Cardiac & Resuscitation, Equipment & Gear

Status of the Philips Monitor/Defibrillator Hold (Consent Decree) by the FDA

Philips recently reached agreement on a consent decree with the U.S. Department of Justice, representing the Food and Drug Administration (FDA), related to compliance with current good manufacturing practice requirements arising from past inspections focusing primarily on Philips’ Emergency Care and Resuscitation (ECR) facilities in Andover, MA and Bothell, WA, in and before 2015.

The decree also provides for increased scrutiny, for a period of time, of the compliance of the other patient care businesses at Philips facilities with the Quality System Regulation. 

Under the decree, Philips is required to suspend the manufacture and distribution of external defibrillators manufactured at these facilities, subject to certain exceptions, until FDA certifies through inspection the facilities’ compliance with the Quality System Regulation.

Philips will continue the manufacture and distribution of certain automated external defibrillator (AED) models, service of AED and MRx devices, and provide consumables and the relevant accessories, to ensure uninterrupted availability of these highly reliable life-saving devices in the U.S. Additionally, to meet the needs of global customers, Philips will also continue to export defibrillators including the FRx and FR3 AEDs once certain requirements have been met.

I reached out to Philips and asked them to discuss what the injunction means for Philips monitor/defibrillator customers.

Carla Kriwet, Chief Business Leader Connected Care & Health Informatics at Royal Philips has said that Philips is committed to delivering high quality, innovative products and solutions, is prepared to fulfill the terms of the decree, and hopes to resume the suspended defibrillator production in the course of 2018.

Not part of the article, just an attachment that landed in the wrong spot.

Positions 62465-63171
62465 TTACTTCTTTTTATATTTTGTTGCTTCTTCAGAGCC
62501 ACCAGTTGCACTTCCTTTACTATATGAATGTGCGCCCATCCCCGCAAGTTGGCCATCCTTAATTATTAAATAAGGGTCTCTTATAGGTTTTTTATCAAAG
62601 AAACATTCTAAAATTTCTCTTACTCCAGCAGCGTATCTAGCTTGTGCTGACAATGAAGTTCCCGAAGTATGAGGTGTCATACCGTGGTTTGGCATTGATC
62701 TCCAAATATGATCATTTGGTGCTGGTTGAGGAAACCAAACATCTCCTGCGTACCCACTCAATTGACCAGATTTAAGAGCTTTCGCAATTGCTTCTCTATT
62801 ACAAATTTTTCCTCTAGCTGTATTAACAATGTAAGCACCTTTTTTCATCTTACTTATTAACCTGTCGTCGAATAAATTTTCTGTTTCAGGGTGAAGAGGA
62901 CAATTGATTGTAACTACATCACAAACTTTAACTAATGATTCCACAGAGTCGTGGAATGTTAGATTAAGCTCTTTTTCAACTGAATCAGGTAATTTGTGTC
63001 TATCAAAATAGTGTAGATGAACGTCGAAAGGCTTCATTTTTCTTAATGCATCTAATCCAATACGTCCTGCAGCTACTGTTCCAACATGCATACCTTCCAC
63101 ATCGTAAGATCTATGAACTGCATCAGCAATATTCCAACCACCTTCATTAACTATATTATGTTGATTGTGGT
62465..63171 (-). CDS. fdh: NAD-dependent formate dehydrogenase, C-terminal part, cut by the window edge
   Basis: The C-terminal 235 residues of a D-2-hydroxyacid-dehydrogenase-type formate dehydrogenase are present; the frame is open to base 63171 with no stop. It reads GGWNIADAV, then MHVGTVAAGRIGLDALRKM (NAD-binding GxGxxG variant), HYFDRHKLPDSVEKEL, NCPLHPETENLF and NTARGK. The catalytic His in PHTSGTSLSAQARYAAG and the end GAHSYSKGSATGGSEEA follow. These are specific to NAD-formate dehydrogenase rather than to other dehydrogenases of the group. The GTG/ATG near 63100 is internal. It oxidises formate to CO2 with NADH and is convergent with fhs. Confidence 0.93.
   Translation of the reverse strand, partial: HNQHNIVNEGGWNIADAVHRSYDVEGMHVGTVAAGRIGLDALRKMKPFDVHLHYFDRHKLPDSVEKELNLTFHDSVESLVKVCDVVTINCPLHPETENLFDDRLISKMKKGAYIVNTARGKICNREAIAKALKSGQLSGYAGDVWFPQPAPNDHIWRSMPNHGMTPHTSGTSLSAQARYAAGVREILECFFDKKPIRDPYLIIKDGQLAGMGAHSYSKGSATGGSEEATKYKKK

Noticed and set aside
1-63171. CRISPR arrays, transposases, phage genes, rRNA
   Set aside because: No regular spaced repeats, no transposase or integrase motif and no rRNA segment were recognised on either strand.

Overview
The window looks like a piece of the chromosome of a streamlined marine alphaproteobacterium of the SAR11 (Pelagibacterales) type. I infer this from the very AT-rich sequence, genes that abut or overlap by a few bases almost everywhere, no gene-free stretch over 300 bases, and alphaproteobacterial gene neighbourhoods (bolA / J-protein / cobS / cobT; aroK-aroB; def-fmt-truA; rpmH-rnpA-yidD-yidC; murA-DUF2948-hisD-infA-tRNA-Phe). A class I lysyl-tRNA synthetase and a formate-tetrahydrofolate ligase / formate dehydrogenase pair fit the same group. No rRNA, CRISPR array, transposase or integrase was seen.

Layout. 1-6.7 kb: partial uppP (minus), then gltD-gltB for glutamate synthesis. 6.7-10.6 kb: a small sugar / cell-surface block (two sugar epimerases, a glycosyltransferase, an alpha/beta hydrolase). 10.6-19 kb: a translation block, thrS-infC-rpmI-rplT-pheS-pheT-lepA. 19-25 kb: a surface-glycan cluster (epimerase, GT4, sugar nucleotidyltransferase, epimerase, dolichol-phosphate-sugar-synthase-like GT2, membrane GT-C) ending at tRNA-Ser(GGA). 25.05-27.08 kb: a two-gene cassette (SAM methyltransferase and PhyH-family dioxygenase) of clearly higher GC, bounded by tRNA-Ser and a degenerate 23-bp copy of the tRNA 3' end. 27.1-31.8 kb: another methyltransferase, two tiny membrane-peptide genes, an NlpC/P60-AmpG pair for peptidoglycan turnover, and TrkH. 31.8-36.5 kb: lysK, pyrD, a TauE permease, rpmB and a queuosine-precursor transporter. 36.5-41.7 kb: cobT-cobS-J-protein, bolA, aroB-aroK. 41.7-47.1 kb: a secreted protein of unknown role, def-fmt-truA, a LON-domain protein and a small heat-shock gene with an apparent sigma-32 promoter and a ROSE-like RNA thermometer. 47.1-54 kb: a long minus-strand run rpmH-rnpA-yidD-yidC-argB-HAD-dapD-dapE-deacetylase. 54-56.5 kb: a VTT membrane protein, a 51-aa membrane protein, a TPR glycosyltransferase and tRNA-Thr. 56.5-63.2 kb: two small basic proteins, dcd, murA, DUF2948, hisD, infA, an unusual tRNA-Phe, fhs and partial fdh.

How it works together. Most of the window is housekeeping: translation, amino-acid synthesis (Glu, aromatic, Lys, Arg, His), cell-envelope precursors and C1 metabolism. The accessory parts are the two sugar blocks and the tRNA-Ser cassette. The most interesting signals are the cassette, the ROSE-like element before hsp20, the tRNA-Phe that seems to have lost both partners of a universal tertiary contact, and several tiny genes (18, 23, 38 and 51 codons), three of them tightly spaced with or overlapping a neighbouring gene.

Philips officials also told me defibrillators currently in use by customers are recommended by Philips to remain in use, and should not be taken out of service because there is no reason to believe they pose a risk to patients.

The full consent decree is currently posted on Philips’ website, along with information for users of Philips external defibrillators, describing how these products are impacted by the consent decree. Customers with questions not answered on Philips’ website, can also contact Philips at + 1 800 263 3342 or via this link: https://www.usa.philips.com/healthcare/about/news/public-web-site-consent-decree

Matt Penzone, Sr. Field Marketing Manager for Emergency Care & Resuscitation at Philips North America then graciously answered the following questions about the consent decree and what it means for the EMS Industry

What is a consent decree?

The consent decree is a court order issued by a federal judge with terms agreed to in advance by the Philips and the US Government. This consent decree concerns quality systems compliance following FDA inspections of the Andover, MA and Bothell, WA Emergency Care & Resuscitation (ECR) manufacturing facilities in and before 2015. Philips takes this matter extremely seriously and we’re committed to fulfilling the terms of the decree, building on the actions we have taken since 2015 to address these issues.